By Jess Hodkinson – B2B Content Strategist and Editor
The most common way of distributing company news is either via internal eDMs, media releases or frequent posts on LinkedIn. Although this is live and direct, new research from LinkedIn has revealed that content performs better when employees share company content with their own networks.
LinkedIn evaluated over 2800 active companies, each with at least 2000 employees and looked for instances where employees had shared the same piece of content that their company had shared. When comparing the click-through rates, results showed that employees received 2 x higher CTRs from their shares compared to the company shares.
But why does this matter?
Well, 74 per cent of consumers identify word-of-mouth as a key influencer in their purchasing decision, and it is the primary factor behind why people choose to buy. Whether your company is looking to sell products, improve content marketing, tempt new recruits or work on lead generation, it appears that the best way of doing business is turning to those within your business.
Here are some ways you can encourage employee engagement in the workplace
- If you have a company blog, allow members of the team to share their thoughts and words of wisdom (just like I’m doing here). This will not only make employees feel engaged and part of the business, it also allows you to demonstrate the collective knowledge you have within the team. Individuals will be keen to share their posts among their personal and professional networks.
- If you have a piece of company news going live, share it with the rest of the team first. People often feel proud to be part of something bigger and will usually talk about this among their peers.
- Encourage employees to get involved with events and networking sessions, as they will learn from others but also represent the company. Live tweeting is also an option if you have a company Twitter handle.
- Make it easy for employees to share content by starting a collaborative working document that you can fill with popular topics and food for thought.
- Select a leader for employee advocacy. Maybe there is someone in your team who is very passionate about writing on behalf of the company and would like to educate other employees on the benefits of sharing and building professional networks?
However, let’s not forget that an employer should encourage employees to share company updates and brand messages, while also taking responsibility and supporting each person to do so. For example, if an employee decided to position himself or herself as a thought leader, a company should show encouragement and share the post through channels associated with the business.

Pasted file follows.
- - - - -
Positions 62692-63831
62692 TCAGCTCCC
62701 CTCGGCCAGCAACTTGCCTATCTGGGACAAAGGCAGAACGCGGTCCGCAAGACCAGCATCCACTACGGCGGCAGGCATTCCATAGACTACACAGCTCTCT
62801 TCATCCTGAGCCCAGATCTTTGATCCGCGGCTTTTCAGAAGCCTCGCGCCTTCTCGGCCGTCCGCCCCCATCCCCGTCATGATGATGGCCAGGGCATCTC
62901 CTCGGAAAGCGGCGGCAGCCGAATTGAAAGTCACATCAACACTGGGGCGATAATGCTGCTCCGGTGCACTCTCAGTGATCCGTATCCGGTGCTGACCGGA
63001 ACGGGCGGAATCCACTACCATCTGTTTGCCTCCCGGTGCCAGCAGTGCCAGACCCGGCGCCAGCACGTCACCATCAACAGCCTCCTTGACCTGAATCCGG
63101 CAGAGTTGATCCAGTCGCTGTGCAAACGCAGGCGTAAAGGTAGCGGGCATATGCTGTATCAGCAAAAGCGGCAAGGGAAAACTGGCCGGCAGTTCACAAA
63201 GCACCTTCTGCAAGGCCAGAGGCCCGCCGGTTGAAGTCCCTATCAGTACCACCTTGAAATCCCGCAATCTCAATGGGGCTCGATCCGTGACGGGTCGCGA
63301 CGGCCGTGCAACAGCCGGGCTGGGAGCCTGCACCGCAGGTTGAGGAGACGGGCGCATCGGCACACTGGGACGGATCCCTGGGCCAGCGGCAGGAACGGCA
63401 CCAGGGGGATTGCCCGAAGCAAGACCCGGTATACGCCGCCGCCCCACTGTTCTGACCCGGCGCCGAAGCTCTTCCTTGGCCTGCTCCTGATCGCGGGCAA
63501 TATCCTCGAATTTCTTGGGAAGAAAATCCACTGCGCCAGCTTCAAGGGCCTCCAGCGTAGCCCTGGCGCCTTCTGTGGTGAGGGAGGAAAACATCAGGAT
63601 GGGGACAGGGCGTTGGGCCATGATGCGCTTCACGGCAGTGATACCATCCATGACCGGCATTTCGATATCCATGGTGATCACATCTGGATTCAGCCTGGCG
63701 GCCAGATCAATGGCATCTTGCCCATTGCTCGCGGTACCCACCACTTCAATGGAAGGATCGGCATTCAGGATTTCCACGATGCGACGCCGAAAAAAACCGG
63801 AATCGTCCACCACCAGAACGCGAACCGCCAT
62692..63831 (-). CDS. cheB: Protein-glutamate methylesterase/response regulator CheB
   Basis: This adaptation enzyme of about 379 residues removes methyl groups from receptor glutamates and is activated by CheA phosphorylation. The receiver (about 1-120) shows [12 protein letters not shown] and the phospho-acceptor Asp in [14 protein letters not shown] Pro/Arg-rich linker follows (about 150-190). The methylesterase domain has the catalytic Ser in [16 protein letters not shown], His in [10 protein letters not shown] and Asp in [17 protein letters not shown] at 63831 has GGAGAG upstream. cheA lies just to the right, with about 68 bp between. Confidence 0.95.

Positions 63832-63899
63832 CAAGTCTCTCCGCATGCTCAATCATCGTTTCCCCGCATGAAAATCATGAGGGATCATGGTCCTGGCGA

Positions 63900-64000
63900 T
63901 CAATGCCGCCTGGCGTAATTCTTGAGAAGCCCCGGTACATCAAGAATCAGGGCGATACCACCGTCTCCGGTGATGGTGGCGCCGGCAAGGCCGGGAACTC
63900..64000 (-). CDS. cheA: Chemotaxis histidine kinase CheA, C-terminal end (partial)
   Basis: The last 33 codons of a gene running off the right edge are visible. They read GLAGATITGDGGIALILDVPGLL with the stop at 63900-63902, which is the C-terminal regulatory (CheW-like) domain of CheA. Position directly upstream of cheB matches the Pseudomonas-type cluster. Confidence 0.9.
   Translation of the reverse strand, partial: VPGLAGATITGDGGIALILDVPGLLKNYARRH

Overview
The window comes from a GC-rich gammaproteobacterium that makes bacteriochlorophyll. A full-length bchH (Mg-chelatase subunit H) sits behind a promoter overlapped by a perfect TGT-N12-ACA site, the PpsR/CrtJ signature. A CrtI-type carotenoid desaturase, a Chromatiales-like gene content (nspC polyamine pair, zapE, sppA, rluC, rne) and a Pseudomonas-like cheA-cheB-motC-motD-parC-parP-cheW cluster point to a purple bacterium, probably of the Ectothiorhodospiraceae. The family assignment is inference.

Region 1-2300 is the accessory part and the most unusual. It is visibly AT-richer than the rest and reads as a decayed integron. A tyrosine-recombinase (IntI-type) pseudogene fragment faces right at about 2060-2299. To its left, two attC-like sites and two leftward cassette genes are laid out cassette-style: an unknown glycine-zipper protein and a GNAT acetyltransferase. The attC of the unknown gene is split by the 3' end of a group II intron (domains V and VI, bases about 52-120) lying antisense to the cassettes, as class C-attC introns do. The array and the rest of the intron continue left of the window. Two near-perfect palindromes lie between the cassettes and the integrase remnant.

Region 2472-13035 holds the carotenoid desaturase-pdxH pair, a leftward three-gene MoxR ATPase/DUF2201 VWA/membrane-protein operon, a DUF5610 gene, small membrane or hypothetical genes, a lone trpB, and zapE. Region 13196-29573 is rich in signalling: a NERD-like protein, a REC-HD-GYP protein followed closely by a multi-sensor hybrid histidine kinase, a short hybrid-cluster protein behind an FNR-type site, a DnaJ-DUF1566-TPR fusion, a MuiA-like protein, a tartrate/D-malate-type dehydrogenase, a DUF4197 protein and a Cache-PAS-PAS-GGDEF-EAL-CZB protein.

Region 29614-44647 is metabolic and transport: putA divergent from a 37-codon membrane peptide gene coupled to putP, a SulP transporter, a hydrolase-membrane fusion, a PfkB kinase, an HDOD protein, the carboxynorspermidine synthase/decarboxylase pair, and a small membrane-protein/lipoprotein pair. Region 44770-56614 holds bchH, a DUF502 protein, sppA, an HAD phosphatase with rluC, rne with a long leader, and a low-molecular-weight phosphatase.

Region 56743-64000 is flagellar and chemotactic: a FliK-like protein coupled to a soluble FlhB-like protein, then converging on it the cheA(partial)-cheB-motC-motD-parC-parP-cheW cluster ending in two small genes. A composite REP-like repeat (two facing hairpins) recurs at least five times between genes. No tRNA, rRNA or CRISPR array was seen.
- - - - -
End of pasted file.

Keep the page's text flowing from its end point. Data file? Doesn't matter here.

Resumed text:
Andrew Hutchinson, head writer and moderator at Social Media Today, recently wrote a blog post on the topic, and I reached out to him for a second opinion. Andrew told me to look at Disney’s core purpose statement which is ‘to make people happy’. It defines everything they do, what they instil in their teams from the top down. There is a purpose that each employee can align with and apply to their day-to-day work.
“The biggest tip I can give on employee advocacy is to consider things from their perspective. Too many brands – big brands, in particular – lose touch with what their employees are doing, what they’re experiencing day-to-day and, subsequently, what motivates them. One of the best ways to do this is to establish a definitive brand purpose – and not an HR-defined mission strategy. This should be one which takes into account why your business exists, as opposed to what you do”, Andrew says.
Sharing employee content isn’t just something that should be encouraged within larger corporations either. Whether your company is small or large, or even if you are working for yourself and representing several clients, your voice is important in the social media world.
Nina Hendy, founder of The Freelance Collective, has been freelancing as a business journalist and wordsmith for several years and this is something she feels strongly about.
“The social media channels used by freelance talent is often assessed by potential employers, so it’s important we’re taking part in these conversations that matter to the industry we work in as a freelancer.
“This includes sharing the work you’ve been involved in for employers, and supporting your employer’s social media messages by commenting and sharing links where appropriate”, Hendy says.
So when it comes to sharing company content, there are a lot more options than simply sharing an announcement from the CEO or publicising a job application and hoping that potential candidates click and apply.
Have you thought about an employee advocacy program? Share your thoughts below.
Have any questions? Ask our strategists here.